National Capital Bank of Washington - A Real Survivor with No Subprime Mortgages on Its Books in 120 Years
(WASHINGTON, DC) -- How does a family-founded and family-run bank grow to be 120 years old and still survive into today's volatile economic climate?
No subprime mortgages, for one thing. No bad-risk loans to individuals or companies, for another. That's the mantra of National Capital Bank of Washington.
The result: 120 straight years of profitability and shareholder dividends.
"Ten years ago, conservative banking practices were not a big story," says NCB President James Didden. "But now, it is what makes our bank unique."
Didden says the bank's no-risk-taking practices "helped position us apart from the rest during these tumultuous economic times. Philosophies that our family established 100 years ago shepherded us through a multitude of economic hard times over the last century.
"It is interesting to note that those fiscally conservative philosophies still work today." NCB's assets total $257 million.
Didden says NCB weathered the economic crisis of 1893, the stock market crash of 1929 and the Great Depression that followed, the recession of the 1970s, the savings and loan crisis of the 1980s and the bank merger and acquisition frenzy of the 1990s.
"Not only did the bank survive, but it continued to remain profitable and provide dividends to its shareholders," says Didden.
What makes NCB different from the array of financial institutions lining the DC banking landscape?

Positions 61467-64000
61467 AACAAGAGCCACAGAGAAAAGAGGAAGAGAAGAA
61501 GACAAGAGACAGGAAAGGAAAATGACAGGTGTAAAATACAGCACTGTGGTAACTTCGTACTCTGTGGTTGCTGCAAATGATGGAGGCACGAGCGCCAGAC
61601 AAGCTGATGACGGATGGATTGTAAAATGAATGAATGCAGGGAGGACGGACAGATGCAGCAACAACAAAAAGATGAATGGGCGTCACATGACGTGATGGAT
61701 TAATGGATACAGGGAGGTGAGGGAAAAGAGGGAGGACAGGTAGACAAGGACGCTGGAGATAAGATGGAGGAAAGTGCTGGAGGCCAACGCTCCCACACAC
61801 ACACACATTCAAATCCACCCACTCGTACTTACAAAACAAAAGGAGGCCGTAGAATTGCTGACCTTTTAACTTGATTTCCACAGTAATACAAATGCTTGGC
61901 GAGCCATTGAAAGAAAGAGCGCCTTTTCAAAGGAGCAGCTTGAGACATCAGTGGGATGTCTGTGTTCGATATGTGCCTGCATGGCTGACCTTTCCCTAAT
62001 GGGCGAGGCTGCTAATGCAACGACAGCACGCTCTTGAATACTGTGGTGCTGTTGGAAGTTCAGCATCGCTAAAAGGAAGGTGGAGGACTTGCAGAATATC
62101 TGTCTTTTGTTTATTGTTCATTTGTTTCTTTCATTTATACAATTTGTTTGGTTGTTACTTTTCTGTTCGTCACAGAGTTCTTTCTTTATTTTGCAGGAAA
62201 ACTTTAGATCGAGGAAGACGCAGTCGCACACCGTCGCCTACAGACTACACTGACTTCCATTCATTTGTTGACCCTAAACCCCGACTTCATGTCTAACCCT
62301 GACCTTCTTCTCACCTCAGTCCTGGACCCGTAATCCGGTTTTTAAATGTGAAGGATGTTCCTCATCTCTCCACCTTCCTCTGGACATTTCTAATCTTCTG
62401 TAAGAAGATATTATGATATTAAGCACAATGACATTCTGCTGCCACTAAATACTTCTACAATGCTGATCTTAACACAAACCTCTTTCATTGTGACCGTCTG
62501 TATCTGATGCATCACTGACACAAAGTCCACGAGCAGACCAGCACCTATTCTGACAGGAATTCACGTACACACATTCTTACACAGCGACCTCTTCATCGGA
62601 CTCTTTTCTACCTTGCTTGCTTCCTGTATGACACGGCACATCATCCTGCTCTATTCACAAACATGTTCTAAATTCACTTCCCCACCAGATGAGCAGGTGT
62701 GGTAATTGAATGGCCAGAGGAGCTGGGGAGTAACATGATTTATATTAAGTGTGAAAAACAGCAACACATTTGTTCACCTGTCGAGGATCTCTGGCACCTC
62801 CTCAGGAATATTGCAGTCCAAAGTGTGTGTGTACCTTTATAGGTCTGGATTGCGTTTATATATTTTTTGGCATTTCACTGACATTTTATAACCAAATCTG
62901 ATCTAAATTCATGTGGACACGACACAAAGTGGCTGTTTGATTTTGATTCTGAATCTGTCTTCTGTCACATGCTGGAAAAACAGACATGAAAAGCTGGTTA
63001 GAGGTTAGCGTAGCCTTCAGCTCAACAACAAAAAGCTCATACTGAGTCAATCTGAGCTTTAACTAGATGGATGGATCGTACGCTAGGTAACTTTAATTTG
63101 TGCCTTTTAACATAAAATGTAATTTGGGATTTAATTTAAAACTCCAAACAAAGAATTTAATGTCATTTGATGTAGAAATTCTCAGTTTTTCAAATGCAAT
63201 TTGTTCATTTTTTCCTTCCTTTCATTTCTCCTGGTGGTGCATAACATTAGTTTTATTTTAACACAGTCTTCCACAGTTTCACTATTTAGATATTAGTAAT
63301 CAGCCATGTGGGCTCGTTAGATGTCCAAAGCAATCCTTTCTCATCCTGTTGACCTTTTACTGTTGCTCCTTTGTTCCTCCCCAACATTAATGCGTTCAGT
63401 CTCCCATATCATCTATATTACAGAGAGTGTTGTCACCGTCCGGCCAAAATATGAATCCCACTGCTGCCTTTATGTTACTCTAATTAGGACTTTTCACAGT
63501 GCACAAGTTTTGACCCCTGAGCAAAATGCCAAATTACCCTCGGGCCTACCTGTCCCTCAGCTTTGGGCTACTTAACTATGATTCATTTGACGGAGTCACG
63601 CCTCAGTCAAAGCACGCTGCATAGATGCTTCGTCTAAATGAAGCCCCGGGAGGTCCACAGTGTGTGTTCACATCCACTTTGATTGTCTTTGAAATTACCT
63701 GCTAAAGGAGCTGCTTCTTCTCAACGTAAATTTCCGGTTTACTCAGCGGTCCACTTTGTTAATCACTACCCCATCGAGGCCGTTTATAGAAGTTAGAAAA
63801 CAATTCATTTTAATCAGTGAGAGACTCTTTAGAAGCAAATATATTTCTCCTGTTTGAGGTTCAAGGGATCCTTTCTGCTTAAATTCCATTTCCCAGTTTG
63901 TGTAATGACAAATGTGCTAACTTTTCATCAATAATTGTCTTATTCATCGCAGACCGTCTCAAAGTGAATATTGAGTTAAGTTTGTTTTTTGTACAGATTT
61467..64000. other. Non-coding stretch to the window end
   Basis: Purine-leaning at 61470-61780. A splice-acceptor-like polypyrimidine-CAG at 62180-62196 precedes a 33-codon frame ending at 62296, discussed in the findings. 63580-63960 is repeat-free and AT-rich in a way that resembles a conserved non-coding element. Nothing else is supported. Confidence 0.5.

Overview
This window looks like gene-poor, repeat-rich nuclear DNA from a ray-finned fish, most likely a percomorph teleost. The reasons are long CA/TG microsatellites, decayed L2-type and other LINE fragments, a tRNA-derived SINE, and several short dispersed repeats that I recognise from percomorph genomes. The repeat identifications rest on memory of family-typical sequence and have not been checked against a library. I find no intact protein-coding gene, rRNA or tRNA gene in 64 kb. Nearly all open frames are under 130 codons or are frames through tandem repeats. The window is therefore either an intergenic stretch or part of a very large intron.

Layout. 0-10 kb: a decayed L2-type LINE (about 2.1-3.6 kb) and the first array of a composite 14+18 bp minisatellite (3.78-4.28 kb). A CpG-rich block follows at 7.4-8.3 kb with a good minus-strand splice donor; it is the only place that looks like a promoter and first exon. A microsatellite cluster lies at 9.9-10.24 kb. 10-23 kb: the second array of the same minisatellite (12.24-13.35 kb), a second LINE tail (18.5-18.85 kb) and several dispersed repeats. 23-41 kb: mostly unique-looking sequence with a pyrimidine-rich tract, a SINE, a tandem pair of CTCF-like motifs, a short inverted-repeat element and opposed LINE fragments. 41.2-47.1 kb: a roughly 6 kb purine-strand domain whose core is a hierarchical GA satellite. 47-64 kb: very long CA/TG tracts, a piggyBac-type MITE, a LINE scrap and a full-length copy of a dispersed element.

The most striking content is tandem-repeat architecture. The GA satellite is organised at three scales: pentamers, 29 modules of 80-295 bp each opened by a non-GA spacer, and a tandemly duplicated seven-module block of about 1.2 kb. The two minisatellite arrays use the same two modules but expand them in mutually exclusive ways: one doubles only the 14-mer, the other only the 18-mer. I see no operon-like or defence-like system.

"Foremost are the bank's underwriting policies, the principles of which have been consistent over time," says Didden. He points out four of several guidelines the bank continues to follow:
---"NCB has resisted the risky lending practices of the past decade.
---"Consumer real estate loans still require 20 percent down and the bank's management meticulously reviews every loan application.
---"In addition, all account documentation and decision making authority rests locally in the main office on Capitol Hill--not farmed out to headquarters located in another city.
---"Also, all NCB money held in deposit from their customers is infused back into the community through local loans, not redirected to other areas of the region."
National Capital Bank also offers a preferred rate to a preferred customer.
"Spending money to run people down for collections takes away from our bottom line," explains Didden. "So we lend to those who are a good credit risk and we reward them with competitive rates, as they keep our costs lower."
The bank also credits its personal relationships with clients as a key to its success.
"We have little staff turnover, and in fact, some are second generation employees--they know most of our customers by name,"says. Didden. "Because those personal relationships and access to top management are so important, my desk sits on the floor of our Main Office where customers don't hesitate to approach me."
NCB management policies are firmly established, but its array of products offers the latest in banking technology. "We try and stay away from some of the strictly trendy stuff, but useful new technologies that benefit our customers are important to us," says Didden.
The bank also makes giving back to the community a priority. Two years ago the bank established The National Capital Bank Fund of the Community Foundation for the National Capital Region Foundation, a vehicle to funnel money to local community charities.
Among the accolades it has received over the years are a five-star rating from Bankrate.com and Bauer Financial Inc.; an A+ rating for excellent financial security by Weiss Ratings on TheStreet.com; and a "Best bank in DC for small business loans" rating by Entrepreneur Magazine.